Digital Education is not about replicating what is already being done but rethinking and reinventing  how we might teach and learn in the future. ‘The challenge is to systematically explore the integration of pedagogical ideas and new communications technology that will advance the evolution of higher education as opposed to reinforcing existing practices.’ (Garrison et al., 2010, p. 31)

As the gap between the rhetoric and the practice of digital education widens, questions are being asked about the failure of virtual learning to fulfil its promise*. In this space, MOOCs offer valuable opportunities to engage with alternatives. To do it differently.  Make it new. Call on Al


Garrison, D. R., Cleveland-Innes, M., & Fung, T. S. (2010). Exploring causal relationships among teaching,cognitive and social presence: Student perceptions of the community of inquiry framework. The Internet and Higher Education, 13(1-2), 31-36.


* Feenberg, A and Freisen, N. (eds) (2012) (Re)Inventing the Internet: Critical Case Studies. Rotterdan: Sense Publishers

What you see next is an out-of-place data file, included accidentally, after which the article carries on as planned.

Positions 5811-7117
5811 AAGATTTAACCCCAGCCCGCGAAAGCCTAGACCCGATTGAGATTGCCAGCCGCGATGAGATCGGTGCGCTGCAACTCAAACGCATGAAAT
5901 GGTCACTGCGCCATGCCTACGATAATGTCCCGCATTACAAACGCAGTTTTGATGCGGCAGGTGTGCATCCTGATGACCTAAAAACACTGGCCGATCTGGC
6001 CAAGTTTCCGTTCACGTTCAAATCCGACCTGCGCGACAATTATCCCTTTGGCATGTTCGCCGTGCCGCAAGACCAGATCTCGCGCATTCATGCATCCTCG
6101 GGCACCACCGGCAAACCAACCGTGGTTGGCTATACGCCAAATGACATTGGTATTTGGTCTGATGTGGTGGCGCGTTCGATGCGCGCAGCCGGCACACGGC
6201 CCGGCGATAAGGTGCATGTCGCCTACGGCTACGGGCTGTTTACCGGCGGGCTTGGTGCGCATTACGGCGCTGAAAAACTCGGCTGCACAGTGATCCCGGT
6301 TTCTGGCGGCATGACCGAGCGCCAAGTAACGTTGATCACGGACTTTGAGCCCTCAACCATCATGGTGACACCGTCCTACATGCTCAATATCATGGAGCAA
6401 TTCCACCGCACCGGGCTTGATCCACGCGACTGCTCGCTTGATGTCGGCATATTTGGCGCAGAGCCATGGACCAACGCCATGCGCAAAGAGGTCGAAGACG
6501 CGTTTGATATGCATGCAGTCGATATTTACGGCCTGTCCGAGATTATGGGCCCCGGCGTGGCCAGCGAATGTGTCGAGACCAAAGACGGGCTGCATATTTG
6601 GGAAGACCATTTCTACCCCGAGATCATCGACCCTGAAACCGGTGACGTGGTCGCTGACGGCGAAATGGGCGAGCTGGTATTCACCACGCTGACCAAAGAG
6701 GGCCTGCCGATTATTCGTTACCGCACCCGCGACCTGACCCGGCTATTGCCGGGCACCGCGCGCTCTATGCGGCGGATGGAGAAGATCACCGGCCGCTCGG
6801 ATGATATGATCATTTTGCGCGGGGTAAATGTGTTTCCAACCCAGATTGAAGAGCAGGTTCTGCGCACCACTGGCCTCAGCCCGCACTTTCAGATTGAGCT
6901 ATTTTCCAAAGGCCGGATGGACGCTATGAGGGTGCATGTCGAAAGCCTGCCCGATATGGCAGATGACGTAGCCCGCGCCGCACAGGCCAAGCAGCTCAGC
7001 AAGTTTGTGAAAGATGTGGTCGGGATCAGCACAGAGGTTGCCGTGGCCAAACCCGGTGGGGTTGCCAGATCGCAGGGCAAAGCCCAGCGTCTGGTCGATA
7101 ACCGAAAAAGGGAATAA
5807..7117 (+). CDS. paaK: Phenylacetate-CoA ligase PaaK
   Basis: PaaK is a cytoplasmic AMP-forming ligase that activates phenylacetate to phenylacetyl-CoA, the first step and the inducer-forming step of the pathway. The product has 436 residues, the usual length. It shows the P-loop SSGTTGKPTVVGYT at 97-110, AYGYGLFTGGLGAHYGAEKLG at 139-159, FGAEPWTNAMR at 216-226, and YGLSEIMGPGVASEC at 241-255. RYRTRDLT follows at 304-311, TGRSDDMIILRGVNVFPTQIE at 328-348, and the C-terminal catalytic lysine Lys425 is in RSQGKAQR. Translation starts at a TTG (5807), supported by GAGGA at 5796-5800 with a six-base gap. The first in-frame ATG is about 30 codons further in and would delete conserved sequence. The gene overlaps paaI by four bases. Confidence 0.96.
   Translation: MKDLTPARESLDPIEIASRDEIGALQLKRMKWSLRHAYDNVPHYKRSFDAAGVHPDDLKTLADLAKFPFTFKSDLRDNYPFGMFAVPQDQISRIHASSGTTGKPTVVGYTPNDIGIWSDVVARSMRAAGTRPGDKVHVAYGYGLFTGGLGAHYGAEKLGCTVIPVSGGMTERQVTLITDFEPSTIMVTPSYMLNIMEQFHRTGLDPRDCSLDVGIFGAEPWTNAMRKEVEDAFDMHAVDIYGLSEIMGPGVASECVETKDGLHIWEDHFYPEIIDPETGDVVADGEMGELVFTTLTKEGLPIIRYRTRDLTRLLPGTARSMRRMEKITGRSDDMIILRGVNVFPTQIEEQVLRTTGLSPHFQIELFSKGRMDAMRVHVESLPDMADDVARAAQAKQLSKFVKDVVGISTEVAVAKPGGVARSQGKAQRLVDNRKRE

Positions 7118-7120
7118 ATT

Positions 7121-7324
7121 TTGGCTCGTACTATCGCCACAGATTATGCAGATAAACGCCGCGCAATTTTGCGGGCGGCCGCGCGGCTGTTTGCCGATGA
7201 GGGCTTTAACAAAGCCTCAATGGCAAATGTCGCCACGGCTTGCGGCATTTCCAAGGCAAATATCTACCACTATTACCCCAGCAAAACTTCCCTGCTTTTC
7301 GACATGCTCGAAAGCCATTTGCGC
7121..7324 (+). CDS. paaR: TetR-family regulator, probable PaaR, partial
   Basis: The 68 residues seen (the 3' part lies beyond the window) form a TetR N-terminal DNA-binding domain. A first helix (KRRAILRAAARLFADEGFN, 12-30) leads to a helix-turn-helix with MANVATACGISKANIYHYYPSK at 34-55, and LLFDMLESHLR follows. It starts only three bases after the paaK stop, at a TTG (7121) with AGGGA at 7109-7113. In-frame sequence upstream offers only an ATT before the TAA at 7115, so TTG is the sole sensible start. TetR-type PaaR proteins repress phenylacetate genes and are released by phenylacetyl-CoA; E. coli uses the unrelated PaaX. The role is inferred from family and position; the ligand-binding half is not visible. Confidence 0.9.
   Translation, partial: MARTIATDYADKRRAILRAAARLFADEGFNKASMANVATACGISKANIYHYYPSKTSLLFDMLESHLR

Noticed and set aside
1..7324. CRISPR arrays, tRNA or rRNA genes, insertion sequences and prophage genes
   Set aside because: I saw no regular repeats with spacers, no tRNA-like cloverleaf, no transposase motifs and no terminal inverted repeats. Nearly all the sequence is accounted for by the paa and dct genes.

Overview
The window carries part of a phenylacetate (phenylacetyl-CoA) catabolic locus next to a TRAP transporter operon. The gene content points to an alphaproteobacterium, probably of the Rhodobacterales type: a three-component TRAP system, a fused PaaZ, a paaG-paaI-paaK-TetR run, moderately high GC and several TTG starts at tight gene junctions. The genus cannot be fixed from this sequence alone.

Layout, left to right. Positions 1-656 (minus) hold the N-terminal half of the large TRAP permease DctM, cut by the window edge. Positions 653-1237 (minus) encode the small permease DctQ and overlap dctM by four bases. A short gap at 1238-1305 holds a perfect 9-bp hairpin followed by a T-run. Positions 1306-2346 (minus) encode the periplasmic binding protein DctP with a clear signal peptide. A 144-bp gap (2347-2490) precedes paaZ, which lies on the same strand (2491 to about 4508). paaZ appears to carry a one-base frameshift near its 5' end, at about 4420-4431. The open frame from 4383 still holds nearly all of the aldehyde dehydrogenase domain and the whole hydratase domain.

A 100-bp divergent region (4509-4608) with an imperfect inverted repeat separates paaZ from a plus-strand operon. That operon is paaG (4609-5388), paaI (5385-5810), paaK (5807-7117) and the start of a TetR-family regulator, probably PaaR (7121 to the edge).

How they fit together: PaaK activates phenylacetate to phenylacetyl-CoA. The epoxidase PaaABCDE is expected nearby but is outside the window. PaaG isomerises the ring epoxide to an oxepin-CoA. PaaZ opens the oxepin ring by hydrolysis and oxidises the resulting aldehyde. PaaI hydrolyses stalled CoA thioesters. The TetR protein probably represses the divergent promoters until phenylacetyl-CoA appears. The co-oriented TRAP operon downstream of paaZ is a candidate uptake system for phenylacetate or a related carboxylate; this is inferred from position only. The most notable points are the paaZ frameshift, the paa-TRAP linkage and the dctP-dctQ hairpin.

Feenberg, A. (2011) Agency and Citizenship in a Technological Society. Lecture to the Course on Digital Citizenship, IT University of Copenhagen, 2011. http://www.sfu.ca/~andrewf/copen5-1.pdf

Freisen, N. (2008) Critical Theory. Ideology, Critique and the Myths of E-Learning. Ubiquity vol 9 issue 22

Reeves, T. C., McKenny, S. and Herrington, J. (2010) Publishing and perishing: The critical importance of educational design research.  Australasian Journal of Educational Technology 2011, 27(1), 55-65

Saljo, R. (2009) Digital tools and challenges to institutional traditions of learning: technologies, social memory and the performative nature of learning. Journal of Computer Assisted Learning, (2012) 26, 53-64